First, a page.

The significance of ‘meaningfulness’ has been highlighted in sustaining leaders in education (e.g. Mayer, Surtee & Barnard, 2015). This is echoed in the business world as the ‘meaning quotient’ for enhancing productivity, through being challenged and ‘on the edge’, breaking new ground and doing what matters, as well as a sense of belonging (Cranston & Keller, 2013).

Studies continue to show that a proactive personality and low aversion to risk correlate with leadership motivation (Chan et al., 2015), and that emotional intelligence including responsible self-management is highly applicable to academic leadership (Parrish, 2015).

How can academic leaders be supported to persist?

Given the value of professional learning communities for leaders (e.g. Jansen et al., 2010; Scott et al., 2008), we need to think more about ways to foster this approach for ourselves as well as those we lead.

I have long since believed that the role of community is important in building motivation, through the collaborative professional development of leaders – to sustain and improve leadership practice, to achieve outcomes that matter, and to advocate for leadership excellence.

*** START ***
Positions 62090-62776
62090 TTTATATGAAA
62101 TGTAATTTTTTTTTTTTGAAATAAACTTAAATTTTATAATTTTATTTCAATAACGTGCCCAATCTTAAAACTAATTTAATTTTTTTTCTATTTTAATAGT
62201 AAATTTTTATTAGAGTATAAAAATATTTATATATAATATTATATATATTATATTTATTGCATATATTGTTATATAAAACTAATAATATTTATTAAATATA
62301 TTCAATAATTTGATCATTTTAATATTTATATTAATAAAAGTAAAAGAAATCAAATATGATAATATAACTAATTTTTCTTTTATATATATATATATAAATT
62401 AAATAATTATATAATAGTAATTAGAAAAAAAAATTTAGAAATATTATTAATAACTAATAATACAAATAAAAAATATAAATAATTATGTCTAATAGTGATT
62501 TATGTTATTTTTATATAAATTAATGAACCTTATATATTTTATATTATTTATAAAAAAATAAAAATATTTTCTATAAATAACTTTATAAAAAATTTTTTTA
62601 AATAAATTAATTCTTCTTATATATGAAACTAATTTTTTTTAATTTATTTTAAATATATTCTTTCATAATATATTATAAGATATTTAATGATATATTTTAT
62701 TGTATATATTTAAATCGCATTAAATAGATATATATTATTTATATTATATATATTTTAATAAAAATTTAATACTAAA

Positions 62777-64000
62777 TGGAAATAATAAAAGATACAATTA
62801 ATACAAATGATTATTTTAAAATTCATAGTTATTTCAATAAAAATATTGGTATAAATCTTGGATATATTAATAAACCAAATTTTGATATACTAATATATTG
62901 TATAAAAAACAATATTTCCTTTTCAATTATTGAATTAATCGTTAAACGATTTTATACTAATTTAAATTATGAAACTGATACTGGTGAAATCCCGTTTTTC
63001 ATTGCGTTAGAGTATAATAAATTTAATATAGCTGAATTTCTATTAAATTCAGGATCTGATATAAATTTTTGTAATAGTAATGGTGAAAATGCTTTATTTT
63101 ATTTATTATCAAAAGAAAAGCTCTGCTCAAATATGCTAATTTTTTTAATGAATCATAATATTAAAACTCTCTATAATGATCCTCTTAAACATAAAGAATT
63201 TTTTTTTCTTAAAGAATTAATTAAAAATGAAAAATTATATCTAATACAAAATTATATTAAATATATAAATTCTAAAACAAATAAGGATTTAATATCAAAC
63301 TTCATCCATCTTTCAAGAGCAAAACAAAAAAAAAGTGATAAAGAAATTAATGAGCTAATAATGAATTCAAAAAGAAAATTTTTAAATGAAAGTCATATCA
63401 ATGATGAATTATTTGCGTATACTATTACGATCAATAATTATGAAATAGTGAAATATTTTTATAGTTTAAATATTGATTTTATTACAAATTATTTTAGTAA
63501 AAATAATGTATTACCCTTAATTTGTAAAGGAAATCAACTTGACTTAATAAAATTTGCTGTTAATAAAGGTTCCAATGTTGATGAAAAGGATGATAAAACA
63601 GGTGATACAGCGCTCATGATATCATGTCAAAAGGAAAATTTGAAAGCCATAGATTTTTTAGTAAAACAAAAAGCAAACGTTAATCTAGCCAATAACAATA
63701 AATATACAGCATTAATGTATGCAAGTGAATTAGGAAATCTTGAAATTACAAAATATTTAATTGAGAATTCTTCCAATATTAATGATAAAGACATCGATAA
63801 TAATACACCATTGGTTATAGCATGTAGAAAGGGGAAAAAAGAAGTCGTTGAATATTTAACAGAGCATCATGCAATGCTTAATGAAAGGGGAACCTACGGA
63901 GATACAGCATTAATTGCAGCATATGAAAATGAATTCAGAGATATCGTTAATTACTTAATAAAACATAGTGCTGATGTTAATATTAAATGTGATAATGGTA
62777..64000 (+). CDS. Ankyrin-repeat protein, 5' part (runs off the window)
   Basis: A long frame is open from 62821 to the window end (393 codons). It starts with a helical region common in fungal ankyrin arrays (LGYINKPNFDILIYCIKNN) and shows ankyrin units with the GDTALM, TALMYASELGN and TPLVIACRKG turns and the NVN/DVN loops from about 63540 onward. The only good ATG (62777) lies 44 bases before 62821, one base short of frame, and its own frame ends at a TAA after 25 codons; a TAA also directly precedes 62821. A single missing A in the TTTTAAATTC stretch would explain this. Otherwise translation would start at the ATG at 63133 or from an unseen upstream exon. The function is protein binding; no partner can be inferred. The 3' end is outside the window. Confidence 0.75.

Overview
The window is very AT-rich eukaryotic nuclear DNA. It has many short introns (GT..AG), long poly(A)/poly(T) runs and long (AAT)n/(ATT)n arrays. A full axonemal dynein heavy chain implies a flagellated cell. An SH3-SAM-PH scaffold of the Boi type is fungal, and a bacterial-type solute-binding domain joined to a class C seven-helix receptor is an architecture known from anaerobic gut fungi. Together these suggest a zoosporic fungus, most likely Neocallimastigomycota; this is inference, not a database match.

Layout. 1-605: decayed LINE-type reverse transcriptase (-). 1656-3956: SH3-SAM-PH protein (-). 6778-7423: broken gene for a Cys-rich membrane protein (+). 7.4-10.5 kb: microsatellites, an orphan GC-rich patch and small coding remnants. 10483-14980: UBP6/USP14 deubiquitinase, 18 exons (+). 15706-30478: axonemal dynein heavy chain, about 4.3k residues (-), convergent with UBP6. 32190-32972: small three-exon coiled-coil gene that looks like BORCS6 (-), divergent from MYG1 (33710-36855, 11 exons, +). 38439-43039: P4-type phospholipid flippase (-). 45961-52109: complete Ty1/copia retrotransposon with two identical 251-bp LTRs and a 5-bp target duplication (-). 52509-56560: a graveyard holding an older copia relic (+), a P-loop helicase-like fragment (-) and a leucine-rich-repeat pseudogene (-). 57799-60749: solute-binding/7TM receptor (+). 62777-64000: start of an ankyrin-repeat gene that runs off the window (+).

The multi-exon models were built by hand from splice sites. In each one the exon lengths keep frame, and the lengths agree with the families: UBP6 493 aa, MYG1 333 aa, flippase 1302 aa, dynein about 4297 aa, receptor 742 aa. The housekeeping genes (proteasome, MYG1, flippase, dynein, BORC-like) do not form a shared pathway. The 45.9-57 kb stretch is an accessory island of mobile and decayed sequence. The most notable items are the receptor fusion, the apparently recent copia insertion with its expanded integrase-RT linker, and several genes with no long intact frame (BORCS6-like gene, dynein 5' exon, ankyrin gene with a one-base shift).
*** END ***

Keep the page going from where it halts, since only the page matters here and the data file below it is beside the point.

In recent months the importance of community has certainly been evident to me. I have enjoyed an uplifting and energizing experience, collaborating with fellow leaders of learning and teaching.

Four of us in similar roles across different contexts decided to write a journal article together. We were interested in what we could discover about the scholarship of learning and teaching across disciplines. Using a comparative narrative approach, we chose a common lens of leading curriculum development to reflect on our own contexts and experience.

Apart from the joy of writing – in snatches and sometimes from far-flung exotic places – our topic was interesting to us. Unsurprisingly, we identified the influence of our underpinning disciplines on the ways in which we thought about our leadership practice contexts.

What was more surprising was that our own different disciplinary ‘world views’ proved to be important in our perception and language about our learning and teaching leadership roles, ranging from strategist or enabler (education, communication, psychology), to curator (design). We also thought differently about concepts such as deep and surface learning, and what the scholarship of learning and teaching means.

In flagging further research needed, we thought it was important to look more closely at the significance of developing shared language for learning and teaching leaders working in interdisciplinary contexts. At the same time, we enjoyed discovering the differences!